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It's Summer Reading Season at Eagle Harbor Books!

We're deep into Summer now, the shortest but most magnificent season in the PNW - and it's time to read outside! Whether you are looking for a light romp of a novel, or you finally have time to dive into the deep non-fiction tome on your to-be-read stack, we have you covered. Can't decide? Click any book cover below to learn more about these featured new books and recent staff recommendations.

We have also curated Beach Reads and Summer Romance suggestions in the bookstore, just in time for Bookstore Romance Day later this month. And you'll find many regional hiking, camping, and field guides for those of you who have waited all year to get out. Of course, the best thing of all is for you to come in and talk with our booksellers for your perfect Summer reads.
Coming Soon: Pre-order Now!
May We Recommend...
Becoming Heroines, by Elizabeth Cronise McLaughlin
Hang on tight. This book is a powerful manifesto for women to finally become the heroines of their own story, literally. Elizabeth Cronise McLaughlin, or ECM to her many fans, has taken on the patriarchy and other forms of systemic oppression in this extraordinary book and gives women (inclusively) a how-to manual to do the same. Using great storytelling, including mythology, memoir, and personal narratives from clients, ECM has written a classic that will keep you riveted. Identifying the themes of recognition, reconciliation, revolution and rebirth, she provides a pathway for living your fullest life. I devoured this book. ~ Jane
Light Perpetual, by Francis Spufford
Through snapshots of five young children beginning with their death in a 1944 German bombing of London, this incisive novel imagines their long lives had they survived. Light Perpetual recounts the music scene in the 60’s, a mental breakdown of a bus conductor and his later renewal, gang warfare’s imprint on one of them, another’s complicity in a property boom and bust cycle, and reconciliation between a long divorced couple. With a magic touch, Francis Spufford affirms his fascination with “the complicated fractured broken-up difficult surface of the real world.” Easily, the best literary fiction I’ve read since Hamnet and A Gentleman in Moscow. ~ Dave
The Real True Hollywood Story of Jackie Gold,
by Dinah Manoff
Have you ever envied the fame and fortune of the Hollywood elite? Be careful what you wish for! In this highly engaging novel Dinah Manoff, a true Hollywood Star, has given us all a taste of fame. Subtly navigating complex cultural issues with deeply nuanced characters and a strong storyline, this novel delivers on all fronts. From the explosive opening scene to the final page, you will not be able to put it down. Book groups will have a lot to discuss with this one. ~ Jane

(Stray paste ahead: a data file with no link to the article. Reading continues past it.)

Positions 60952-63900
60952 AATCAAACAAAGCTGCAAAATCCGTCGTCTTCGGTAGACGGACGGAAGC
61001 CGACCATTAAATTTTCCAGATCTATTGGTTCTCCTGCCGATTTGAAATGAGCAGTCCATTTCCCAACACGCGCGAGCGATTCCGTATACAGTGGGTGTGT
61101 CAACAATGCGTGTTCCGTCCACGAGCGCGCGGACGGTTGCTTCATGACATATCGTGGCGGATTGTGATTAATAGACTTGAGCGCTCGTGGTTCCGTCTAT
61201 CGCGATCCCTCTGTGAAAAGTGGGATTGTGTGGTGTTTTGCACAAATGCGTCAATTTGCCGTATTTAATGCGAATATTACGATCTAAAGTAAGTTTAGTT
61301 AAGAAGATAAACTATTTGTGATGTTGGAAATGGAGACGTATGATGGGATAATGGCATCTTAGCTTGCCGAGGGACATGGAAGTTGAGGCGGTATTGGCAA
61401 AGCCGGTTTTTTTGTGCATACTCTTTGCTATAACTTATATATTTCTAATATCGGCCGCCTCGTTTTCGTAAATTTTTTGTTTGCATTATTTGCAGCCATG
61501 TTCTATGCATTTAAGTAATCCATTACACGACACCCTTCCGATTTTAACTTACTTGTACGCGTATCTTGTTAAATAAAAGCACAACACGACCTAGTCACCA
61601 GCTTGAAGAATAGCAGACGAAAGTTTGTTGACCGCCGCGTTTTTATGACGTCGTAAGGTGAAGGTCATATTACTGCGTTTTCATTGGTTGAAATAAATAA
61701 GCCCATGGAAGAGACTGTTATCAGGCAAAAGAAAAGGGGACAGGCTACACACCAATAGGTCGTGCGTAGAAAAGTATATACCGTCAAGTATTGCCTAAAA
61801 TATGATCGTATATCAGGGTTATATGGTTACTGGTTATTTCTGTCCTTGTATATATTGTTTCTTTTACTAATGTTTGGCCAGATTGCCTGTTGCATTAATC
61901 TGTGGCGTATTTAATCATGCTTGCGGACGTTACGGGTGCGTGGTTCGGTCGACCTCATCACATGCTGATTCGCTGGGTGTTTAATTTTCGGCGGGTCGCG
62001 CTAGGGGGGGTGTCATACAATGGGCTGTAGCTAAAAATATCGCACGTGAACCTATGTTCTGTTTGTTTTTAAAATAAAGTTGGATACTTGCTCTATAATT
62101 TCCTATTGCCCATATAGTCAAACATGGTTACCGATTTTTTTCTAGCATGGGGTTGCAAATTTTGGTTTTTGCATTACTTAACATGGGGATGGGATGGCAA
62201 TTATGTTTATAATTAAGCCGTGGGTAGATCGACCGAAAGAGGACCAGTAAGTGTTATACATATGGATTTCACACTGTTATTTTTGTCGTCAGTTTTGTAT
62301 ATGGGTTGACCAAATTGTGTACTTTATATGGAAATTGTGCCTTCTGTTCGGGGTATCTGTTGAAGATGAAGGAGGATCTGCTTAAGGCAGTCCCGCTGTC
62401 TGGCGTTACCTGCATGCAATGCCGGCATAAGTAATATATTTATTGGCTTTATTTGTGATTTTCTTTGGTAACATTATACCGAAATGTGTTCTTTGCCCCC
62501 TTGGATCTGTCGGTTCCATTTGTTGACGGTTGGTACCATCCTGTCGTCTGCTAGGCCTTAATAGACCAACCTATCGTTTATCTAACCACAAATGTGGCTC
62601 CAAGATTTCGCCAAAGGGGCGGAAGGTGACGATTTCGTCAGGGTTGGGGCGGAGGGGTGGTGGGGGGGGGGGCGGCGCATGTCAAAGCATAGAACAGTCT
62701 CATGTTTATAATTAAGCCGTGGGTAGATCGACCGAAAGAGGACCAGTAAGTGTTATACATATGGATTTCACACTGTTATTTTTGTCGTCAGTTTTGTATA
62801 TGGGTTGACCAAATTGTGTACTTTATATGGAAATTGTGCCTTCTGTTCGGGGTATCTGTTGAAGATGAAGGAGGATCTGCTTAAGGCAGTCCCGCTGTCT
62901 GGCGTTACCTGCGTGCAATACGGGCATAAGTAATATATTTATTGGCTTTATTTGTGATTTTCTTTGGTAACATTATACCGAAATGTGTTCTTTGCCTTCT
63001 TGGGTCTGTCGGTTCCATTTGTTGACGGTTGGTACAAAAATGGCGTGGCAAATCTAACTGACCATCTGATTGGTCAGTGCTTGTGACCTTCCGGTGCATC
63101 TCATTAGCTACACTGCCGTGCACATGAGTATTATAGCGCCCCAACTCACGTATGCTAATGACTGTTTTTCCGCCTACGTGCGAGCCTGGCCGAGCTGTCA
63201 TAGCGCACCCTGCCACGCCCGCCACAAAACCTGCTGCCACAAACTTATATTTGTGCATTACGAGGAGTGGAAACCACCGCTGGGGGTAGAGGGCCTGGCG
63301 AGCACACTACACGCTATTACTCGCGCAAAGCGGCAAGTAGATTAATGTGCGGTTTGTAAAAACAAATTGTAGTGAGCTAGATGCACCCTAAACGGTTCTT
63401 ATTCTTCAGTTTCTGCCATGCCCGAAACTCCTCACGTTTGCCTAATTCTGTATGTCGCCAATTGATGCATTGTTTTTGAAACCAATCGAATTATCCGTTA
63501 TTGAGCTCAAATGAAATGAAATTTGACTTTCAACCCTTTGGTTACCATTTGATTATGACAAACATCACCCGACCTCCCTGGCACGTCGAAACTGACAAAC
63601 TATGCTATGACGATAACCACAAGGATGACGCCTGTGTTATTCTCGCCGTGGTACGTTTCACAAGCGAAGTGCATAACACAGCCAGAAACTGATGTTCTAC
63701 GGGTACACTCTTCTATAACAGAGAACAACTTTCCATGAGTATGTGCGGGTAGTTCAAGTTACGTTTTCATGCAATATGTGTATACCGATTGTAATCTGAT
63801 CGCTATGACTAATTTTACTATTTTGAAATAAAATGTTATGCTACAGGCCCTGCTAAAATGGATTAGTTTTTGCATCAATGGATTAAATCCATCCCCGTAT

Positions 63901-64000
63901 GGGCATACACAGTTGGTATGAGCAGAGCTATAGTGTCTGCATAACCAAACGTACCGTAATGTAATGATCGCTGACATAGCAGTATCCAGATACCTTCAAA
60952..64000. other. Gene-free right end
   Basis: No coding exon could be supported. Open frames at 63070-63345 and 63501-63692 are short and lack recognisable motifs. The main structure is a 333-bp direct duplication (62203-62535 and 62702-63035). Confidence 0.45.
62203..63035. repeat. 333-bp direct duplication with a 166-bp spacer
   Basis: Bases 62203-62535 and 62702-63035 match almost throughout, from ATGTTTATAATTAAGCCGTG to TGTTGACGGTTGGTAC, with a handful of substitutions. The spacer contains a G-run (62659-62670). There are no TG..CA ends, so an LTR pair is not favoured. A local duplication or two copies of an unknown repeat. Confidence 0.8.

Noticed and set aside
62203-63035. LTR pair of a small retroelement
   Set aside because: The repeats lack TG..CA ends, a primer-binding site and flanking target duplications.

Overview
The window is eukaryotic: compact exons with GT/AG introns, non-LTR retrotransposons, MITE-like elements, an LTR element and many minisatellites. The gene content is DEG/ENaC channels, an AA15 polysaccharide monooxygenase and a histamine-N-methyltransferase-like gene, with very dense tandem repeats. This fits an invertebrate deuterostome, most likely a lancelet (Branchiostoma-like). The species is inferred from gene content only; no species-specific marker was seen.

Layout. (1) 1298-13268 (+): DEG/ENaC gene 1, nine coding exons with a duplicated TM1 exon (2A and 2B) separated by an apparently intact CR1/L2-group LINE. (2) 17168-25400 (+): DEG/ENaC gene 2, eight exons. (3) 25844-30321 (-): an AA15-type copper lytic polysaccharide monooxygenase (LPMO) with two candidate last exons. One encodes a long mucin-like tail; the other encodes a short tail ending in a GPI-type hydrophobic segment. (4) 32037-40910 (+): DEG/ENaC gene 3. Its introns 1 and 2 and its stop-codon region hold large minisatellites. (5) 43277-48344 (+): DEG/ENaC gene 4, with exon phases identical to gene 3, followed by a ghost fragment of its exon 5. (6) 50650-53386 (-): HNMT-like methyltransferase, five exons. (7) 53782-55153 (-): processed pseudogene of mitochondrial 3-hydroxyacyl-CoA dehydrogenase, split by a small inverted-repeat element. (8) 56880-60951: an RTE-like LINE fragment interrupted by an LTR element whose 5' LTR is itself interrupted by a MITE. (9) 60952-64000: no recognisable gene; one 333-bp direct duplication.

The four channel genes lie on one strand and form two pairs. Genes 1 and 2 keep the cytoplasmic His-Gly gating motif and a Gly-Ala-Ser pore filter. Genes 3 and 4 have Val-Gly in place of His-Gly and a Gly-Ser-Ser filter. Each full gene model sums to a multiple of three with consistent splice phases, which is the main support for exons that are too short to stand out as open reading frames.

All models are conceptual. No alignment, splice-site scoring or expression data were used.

The Patron Saint of Pregnant Girls, by Ursula Hegi
What a strange and alluring novel, set in 1878 Germany. Although it is centered on a mother's deep grief after three of her children are swept away by a wave in the Nordsee, the story also acts as a tribute to the desires and tenuous bonds of women trying to uphold one another: the bereaved mother, Lotte; a young girl, Tilli, who will birth a child under the care of nuns at the Home for Pregnant Girls; and Sabine, a seamstress at the traveling Zirkus. Hegi moved me with her maternal imagery, religious iconography and her depiction of relationships formed in times of desperate need. ~ Carrie
A Girl is a Body of Water, by Jennifer Nansubuga Makumbi
A sweeping coming of age story dominated by strong women and the men in their lives. As the favored grandchild of a wealthy Ugandan clan in the 1970s-1980s, Kirabo is obsessed with the mother she’s never known. Kirabo is surrounded by the intense, often overwhelming love of her aunt and grandmothers who will stop at nothing to ensure that she has the best possible life. Constantly confronted by the ways patriarchy pit women against each other, the women in this story navigate pain and heartbreak with humor and tough love. Spellbinding, complex, challenging, Makumbi has created a feminist meditation on the nature of female relationships, shot through with history, folklore, and a love story to boot. ~ Cappy 
The Lost Writings, by Franz Kafka, Reiner Stach (Editor)
This is a collection of fragments and micro-stories uncovered by Kafka biographer Reiner Stach, and translated into English by renowned poet Michael Hofmann. Some stories are a few pages; some a few paragraphs; and some are only a few lines in length. Each is powerful, fascinating, as well as revelatory and mysterious. None feel incomplete, and all ring with the resonance of the most powerful dreams. This is Kafka at his hilarious, insightful, anxiety-ridden, reality-bending best. I feel transformed by this thin volume. I can barely express how grateful I am for the existence of this book. ~ McNevin
The Law of Innocence, by Michael Connelly
In what may arguably be his best legal thriller yet, Connelly places Mickey Haller in a desperate fight for his life as he defends himself against a murder charge. Hes been set up with a body in his trunk after a celebratory session at a local bar. To avoid a lengthy prison sentence, it will take the best work of his legal staff and his ex-wives and his half brother Harry Bosch to prepare him for his defense. The suspense is almost unbearable and the pace of the story exhausting, but worth every minute of your reading time! I loved it! ~ Susan
The Other Bennet Sister, by Janice Hadlow